Ultimately, the subcommittee concluded that instead of preserving jobs, the Trump administration’s implementation of the Payroll Support Program “significantly weakened the Program’s impact on job preservation.”
The subcommittee’s assessment comes in stark contrast to how the program has played out for passenger airlines, which received the bulk of the more than $25 billion that was allocated to pay front-line workers. Airline and union leaders say the program saved tens of thousands of jobs until it expired Oct. 1 and have been aggressively pushing to extend it through the end of March.
“The Payroll Support Program has supported hundreds of thousands of aviation industry jobs, kept workers employed and connected to their healthcare, and played a critical role in preserving the U.S. airline industry,” the Treasury Department said in a statement. “Implementation focused first on the largest employers to help stabilize an industry in crisis and support as many jobs as possible for as long as possible. Treasury provided over 80% of the requested funds supporting over four hundred thousand jobs within 26 days of the enactment of the CARES Act.”
The subcommittee’s report also slammed contractors for laying off workers even as they sought to secure government aid.
“Documents uncovered during the Select Subcommittee’s investigation show that aviation contractors sought to avoid ‘unnecessary costs’ by terminating employees before executing [Payroll Support Program] agreements,” the report said.
The report found that aviation contractors laid off or furloughed nearly 58,000 employees before applying for assistance through the Payroll Support Program, 17 times the number reported by passenger carriers. At least 16,655 employees were laid off or furloughed between when the application period opened and when companies finalized their agreement with the Treasury Department.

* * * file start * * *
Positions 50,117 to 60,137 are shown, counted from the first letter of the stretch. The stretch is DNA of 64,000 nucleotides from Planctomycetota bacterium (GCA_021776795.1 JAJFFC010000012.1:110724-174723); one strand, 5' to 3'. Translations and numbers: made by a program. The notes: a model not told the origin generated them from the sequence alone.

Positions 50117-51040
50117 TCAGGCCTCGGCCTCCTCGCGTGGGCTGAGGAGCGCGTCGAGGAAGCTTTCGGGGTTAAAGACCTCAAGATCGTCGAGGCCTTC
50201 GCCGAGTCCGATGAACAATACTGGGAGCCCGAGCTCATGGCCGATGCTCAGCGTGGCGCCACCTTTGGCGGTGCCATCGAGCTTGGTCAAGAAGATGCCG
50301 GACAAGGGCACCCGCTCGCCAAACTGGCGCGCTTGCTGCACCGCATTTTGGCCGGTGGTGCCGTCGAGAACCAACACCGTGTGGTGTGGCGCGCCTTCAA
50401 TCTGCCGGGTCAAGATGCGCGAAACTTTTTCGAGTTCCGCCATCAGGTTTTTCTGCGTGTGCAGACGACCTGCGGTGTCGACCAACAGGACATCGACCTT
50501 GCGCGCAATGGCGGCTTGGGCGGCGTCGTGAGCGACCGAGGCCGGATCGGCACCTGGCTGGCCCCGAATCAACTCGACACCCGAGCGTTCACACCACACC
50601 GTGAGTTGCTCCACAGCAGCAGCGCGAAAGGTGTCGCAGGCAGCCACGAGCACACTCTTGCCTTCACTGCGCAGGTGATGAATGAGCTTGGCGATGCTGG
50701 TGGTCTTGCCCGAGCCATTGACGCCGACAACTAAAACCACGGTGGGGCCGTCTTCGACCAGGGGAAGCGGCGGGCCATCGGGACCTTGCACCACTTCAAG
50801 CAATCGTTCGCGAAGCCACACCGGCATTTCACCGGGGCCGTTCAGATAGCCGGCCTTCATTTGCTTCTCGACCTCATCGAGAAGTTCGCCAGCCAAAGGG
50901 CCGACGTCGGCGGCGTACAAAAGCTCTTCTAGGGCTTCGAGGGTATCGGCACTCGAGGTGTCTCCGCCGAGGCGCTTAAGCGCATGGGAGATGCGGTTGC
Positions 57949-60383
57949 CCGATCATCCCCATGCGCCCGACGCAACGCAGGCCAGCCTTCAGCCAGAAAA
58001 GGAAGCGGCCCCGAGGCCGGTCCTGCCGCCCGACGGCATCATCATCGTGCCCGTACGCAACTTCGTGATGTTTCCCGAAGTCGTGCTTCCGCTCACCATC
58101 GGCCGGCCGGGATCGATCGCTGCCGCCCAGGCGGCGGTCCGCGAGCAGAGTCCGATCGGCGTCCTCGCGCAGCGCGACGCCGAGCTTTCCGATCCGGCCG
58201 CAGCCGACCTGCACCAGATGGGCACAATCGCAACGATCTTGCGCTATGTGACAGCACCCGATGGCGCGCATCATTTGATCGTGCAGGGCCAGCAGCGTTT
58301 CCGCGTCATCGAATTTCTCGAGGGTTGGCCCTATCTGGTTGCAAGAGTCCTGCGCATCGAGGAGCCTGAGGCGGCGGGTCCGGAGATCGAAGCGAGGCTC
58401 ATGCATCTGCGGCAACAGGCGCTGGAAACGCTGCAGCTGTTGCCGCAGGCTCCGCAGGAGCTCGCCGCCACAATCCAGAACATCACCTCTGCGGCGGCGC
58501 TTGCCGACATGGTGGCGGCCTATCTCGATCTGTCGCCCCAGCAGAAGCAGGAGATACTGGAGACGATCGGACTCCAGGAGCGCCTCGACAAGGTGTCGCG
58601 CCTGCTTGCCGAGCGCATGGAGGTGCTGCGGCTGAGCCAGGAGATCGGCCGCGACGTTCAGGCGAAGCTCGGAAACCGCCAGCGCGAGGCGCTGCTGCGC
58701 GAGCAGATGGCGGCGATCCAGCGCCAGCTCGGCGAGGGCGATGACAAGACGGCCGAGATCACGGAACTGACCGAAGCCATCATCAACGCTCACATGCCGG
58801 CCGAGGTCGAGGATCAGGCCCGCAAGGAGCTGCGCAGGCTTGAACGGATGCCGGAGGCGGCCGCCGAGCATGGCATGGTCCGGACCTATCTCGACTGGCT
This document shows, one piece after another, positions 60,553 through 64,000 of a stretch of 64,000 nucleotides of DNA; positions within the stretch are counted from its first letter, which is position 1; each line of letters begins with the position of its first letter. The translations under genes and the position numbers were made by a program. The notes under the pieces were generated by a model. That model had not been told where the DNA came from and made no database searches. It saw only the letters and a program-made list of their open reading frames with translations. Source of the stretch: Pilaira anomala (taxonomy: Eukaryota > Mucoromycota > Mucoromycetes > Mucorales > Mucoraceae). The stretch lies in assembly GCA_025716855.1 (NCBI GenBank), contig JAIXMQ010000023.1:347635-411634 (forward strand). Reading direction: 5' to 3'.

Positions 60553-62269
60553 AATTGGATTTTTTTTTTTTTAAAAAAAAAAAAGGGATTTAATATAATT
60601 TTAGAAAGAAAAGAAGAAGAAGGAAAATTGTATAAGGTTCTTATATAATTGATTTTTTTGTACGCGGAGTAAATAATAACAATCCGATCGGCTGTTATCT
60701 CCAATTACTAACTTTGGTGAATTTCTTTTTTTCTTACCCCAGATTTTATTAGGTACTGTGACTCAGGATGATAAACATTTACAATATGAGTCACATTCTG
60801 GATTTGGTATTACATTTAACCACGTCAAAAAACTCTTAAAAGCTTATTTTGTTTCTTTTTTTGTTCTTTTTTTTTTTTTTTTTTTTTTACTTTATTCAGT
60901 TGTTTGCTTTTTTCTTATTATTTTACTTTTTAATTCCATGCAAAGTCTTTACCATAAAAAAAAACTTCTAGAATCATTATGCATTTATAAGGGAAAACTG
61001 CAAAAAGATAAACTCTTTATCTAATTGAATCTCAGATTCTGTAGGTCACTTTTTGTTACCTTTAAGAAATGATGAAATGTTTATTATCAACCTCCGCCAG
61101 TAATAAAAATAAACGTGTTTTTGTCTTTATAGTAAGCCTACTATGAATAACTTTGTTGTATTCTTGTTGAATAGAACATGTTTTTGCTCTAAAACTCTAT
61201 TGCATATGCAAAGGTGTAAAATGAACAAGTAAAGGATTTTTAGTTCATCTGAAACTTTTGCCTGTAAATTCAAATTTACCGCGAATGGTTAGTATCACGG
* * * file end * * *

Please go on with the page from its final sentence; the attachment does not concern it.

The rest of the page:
The subcommittee said briefings with Treasury officials and contractors as well as its review of tens of thousands of documents found that the agency knew that companies were conducting layoffs, even as their applications for payroll support were pending, but failed to raise objections or require that furloughed employees be rehired once the funds were received. The subcommittee alleged that led companies to “urgently” fire employees before signing agreements.
“Treasury’s decision to allow layoffs while applications were pending, in conjunction with the delay in executing agreements, meant that many companies paused layoffs for far shorter than the six months Congress intended,” the report said.
The report noted that although Treasury officials have maintained they did not have the ability to lower payroll support awards to reflect the size of a company’s current workforce, the subcommittee argued that is not in keeping with the provisions of the Cares Act.
The report also said that in not imposing a deadline on when the funds had to be spent, Treasury gave companies little or no incentive to rehire workers.
“Many chose not to rehire workers and instead to use the funds to cover payroll for the remaining workers over a period of many months,” the report said.
The Payroll Support Program was created as part of the Cares Act to prevent massive